Saturday, March 05, 2011



Self-referential almost to a fault, the songs that Pete Townshend submitted for approval on "By Numbers" are tough to listen to. Keith Moon was upset to the point that he cried upon hearing the demos. True artistic ambition is realized when the soul of its creator is revealed. Here, every nerve is exposed.

Brutally honest expression wasn't exactly new to the rock scene. John Lennon's "Plastic Ono Band" and Joni Mitchell's "Blue" are works that painted pain in technicolor. This album has always been unfairly relegated to cut-out bin status in the Who catalog. It mines the same territory as the aforementioned LPs and is no less brilliant. That being said, it does not measure up to the grandeur of the work that came before.

What happens to the man who writes about dying before he gets old when he lives to tell the rest of the story?

1975 saw the creative force behind The Who turn thirty. Still a young man, though "old" for the position he held. Pete had driven himself relentlessly to push rock in a cerebral direction, without losing its power. Peering into his future, he came to realize that he could not continue to pour his heart and soul into leaping around the stage and playing the old favorites. Would he rest easy in this deceit?

Not a chance.

Self-loathing rears its head as the author refers to himself as a "faker", "a paper clown" in one instance and questions the validity of all his relationships elsewhere.
There is no mistaking titles like "However Much I Booze" and "How Many Friends" for happy, upbeat (brainless) music. Genius coming to grips with burning out under the weight of expectation is more like it.

Called his "suicide note" by the rock press at the time, "By Numbers" actually reflects the early onset of mid life crisis, though that in itself is no less serious. Disillusion even spills over into Entwistle's lone contribution, the excellent, but sarcasm-laced, "Success Story". Only the filthy silliness of "Squeeze Box" manages to break through the gloom.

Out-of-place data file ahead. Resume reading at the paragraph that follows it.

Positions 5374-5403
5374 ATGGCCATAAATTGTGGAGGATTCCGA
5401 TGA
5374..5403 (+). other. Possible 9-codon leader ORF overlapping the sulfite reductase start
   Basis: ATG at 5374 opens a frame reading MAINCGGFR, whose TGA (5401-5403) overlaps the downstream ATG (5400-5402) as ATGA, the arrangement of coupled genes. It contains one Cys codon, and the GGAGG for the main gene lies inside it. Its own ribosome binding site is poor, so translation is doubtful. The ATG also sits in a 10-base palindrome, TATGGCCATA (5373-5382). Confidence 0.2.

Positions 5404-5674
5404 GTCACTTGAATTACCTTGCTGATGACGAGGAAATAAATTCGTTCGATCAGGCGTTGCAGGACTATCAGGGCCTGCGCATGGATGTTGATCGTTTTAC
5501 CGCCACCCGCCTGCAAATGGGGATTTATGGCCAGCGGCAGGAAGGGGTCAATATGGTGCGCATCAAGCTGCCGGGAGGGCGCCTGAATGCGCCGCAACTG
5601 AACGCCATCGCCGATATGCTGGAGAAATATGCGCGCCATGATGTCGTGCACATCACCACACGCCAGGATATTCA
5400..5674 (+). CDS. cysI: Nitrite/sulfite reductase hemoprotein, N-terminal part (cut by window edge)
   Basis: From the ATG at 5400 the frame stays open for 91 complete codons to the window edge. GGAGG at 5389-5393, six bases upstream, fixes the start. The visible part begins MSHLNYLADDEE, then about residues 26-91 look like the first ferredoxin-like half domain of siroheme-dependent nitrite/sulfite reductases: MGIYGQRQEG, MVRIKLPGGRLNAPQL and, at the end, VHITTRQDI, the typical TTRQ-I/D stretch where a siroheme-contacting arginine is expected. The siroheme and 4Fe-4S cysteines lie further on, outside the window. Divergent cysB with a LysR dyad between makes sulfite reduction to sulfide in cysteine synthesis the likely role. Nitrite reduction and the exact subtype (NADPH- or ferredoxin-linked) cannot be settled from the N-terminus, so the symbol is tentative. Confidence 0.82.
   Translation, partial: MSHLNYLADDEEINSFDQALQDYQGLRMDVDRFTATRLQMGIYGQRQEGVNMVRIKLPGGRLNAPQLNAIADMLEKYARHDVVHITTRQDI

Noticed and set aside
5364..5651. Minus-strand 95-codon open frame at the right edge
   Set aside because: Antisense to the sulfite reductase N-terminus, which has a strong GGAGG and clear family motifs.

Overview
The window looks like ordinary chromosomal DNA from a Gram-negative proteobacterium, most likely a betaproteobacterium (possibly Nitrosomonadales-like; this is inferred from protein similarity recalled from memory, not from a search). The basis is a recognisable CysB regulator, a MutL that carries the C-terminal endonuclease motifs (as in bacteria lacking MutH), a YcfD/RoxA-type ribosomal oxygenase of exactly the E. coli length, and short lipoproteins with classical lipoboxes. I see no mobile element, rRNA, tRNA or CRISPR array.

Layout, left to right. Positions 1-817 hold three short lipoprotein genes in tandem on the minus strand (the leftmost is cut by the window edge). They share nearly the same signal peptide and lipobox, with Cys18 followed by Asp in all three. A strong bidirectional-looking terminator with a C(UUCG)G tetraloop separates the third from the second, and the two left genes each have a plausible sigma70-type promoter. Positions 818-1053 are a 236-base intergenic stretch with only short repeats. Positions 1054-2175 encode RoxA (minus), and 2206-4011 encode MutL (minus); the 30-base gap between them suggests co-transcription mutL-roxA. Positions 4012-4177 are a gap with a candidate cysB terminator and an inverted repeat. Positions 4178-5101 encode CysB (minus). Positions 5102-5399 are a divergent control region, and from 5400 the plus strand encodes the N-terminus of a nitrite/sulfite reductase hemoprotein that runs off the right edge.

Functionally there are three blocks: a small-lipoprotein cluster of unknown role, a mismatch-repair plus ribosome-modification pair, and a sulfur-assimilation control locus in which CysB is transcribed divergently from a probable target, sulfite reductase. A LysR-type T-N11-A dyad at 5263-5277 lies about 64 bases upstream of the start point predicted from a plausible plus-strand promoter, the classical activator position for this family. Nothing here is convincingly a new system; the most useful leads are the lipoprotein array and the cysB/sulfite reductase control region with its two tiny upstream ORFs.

Musicianship is of the usual high standard that the band had long set for themselves. Entwistle and Moon turn in exceptional performances while Daltrey convincingly conveys the emotion behind each lyric. His interpretive skills were often overshadowed by the blast wave that the other three created when playing live.

"Slip Kid" is the highlight.

Heartbreaking, given the context, is the Pete-on-ukulele "Blue, Red and Grey".

Glyn Johns produces, bringing the same clarity that made "Who's Next" such a devastating record., though the overall mood of the work is desultory. It still deserves your attention, standing as a pretty brave statement of insecurity from a candid artist, leading one of the most thrilling rock bands of all time.

Playing more like a Townshend solo disc, which is how this should really have been issued, there is a sharp 180 degree turn away from any attempt to create another long form piece. In the grips of a depressive episode, it would have been impossible for Pete to expend the type of energy required to power another monumental spectacular. Quadrophenia had proven to be his last big blast with The Who. Now, he would come around to the thinking of his band mates and settle into touring as a professional entertainer, without the weight of taking "Rock" to yet another level of expression. The band roared through the 75/76 shows, their playing on par with the intensity they had brought to the stage five years earlier. This period would, sadly, herald the final chapter of Keith Moon era Who.

Houston TX, first night of the US leg of the '75 tour.

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